Even on bright mornings with sunlight streaming through my windows and a forecast calling for a clear, warm afternoon, I haven’t looked for summer landscapes recently when I’ve been choosing images for my digital art display. Maybe it’s the angle of the sun or the crisp blue of the sky that makes plain it is autumn, however unseasonably warm. So I’ve been picking autumn images with a little haze or fog, even if they don’t quite match the ambient light in my house.

This forest image wasn’t new; it was one that I had displayed about two years ago. When I pictured myself standing under the trees and breathing the cool, still air, I remembered how different the world had felt two years ago. Same image, but a very different strand of time.

Imaginary twigs crackled, disrupting the quiet scene. I glanced to the right and saw my future self Kass ambling up to me. She was dressed for a casual hike in faded jeans, a plain green V-neck top, and matching green cross-training shoes with thick soles.

“You called?” Kass stretched lazily, brushing a stray strand of moss from her jeans.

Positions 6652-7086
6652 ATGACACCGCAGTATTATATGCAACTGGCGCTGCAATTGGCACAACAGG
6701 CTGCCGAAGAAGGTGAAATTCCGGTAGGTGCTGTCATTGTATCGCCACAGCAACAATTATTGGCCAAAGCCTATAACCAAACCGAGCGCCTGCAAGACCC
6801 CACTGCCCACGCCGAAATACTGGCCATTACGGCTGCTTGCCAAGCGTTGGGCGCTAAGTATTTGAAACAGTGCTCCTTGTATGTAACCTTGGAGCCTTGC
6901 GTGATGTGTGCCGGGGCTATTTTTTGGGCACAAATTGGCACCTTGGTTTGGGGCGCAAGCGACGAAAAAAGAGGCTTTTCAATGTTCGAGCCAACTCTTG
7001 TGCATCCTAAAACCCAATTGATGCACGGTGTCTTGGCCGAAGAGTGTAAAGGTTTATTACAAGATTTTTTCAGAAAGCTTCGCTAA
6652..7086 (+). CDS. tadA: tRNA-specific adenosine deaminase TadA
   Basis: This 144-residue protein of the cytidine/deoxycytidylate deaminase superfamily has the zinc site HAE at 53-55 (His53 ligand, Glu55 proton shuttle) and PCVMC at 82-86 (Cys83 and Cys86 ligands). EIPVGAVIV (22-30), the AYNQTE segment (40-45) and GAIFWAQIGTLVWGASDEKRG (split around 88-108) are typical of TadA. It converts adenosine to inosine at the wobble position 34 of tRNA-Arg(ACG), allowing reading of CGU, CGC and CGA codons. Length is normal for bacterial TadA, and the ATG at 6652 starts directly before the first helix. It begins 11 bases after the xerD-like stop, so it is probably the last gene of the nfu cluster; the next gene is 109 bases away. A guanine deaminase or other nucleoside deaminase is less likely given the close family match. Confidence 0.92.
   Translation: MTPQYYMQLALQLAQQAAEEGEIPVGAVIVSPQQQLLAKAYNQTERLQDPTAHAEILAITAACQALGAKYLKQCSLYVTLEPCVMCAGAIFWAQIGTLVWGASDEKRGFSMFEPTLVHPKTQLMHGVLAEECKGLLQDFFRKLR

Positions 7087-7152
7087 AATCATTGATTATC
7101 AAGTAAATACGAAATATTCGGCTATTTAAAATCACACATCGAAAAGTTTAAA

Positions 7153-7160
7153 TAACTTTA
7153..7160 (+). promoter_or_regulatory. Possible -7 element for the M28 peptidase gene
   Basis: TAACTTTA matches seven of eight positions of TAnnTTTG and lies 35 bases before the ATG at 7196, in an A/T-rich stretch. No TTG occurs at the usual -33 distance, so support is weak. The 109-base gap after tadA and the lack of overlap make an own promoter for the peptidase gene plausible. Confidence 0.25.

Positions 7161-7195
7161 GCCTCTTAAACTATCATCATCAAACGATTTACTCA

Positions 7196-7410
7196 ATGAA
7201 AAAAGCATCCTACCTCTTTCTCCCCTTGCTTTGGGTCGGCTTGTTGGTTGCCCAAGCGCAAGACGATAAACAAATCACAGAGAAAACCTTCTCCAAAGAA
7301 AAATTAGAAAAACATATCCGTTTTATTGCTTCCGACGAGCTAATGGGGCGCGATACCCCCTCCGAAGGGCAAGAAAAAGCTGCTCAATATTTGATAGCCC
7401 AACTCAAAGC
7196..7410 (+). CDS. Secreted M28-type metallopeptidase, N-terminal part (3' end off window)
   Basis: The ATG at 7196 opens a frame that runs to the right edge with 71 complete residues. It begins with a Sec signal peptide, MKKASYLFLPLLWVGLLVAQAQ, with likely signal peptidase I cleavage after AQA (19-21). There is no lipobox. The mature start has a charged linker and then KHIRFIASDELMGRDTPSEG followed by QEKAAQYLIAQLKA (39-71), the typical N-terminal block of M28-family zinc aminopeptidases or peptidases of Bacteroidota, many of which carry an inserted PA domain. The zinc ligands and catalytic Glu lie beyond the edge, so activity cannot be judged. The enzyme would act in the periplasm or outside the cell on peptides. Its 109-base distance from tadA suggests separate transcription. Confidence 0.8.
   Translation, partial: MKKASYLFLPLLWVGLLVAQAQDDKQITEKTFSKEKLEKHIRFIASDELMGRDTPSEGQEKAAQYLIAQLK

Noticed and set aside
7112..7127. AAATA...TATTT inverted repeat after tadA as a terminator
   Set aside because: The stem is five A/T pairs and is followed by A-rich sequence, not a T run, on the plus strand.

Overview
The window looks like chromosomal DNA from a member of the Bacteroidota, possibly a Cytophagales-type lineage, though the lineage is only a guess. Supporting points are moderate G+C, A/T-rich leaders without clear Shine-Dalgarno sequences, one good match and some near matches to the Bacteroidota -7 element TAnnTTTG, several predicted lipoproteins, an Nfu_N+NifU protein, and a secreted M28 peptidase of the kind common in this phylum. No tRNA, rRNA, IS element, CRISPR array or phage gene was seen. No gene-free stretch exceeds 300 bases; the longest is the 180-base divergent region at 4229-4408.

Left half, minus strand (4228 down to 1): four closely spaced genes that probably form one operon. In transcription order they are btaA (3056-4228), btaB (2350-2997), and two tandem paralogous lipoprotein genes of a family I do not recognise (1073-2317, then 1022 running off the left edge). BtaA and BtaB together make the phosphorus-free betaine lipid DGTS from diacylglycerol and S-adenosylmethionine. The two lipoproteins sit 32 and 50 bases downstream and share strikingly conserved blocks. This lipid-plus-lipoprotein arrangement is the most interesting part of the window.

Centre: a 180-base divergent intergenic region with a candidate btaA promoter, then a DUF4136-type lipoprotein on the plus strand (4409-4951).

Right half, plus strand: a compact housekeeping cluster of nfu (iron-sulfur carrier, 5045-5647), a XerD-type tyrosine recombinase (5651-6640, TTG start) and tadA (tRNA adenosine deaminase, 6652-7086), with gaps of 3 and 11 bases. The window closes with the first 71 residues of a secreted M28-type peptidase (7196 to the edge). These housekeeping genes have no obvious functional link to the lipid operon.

“Not that I’m aware of.” Taking a step down from the rock where I’d been standing, I heard another twig snap underfoot. “What I had in mind just now was the past, not the future. So I’m not sure how I could have been calling a future self.”

“Time isn’t always linear, as we both know. It’s full of unexpected twists and turns. Often when we think about the past, we’re really looking for insights on how to frame our experience of the world going forward.”

We walked companionably together under the trees until the bare, stony soil gave way to grass and brush. The canopy thinned, allowing glimpses of blue sky and high clouds. I stopped there, looking for a path, but I saw no signs of human passage. Cobwebs gleaming with dew stretched across tall brambles.

“You’ve been here before.” Kass spoke in a calm, reassuring tone as she walked on farther, through tiny white asters dotting the grass. “The landscape of imagination changes from one day to another, but it never becomes impassable.”

Just around a fallen tree, the sound of trickling water became louder. A stream came into view, with plenty of open space along its banks and a trail that looked familiar, although I couldn’t quite recall where I had seen it before. Kass took a step toward it and then turned back to smile at me.

“Paths are always a matter of perspective.”

Leave a Reply

Your email address will not be published. Required fields are marked *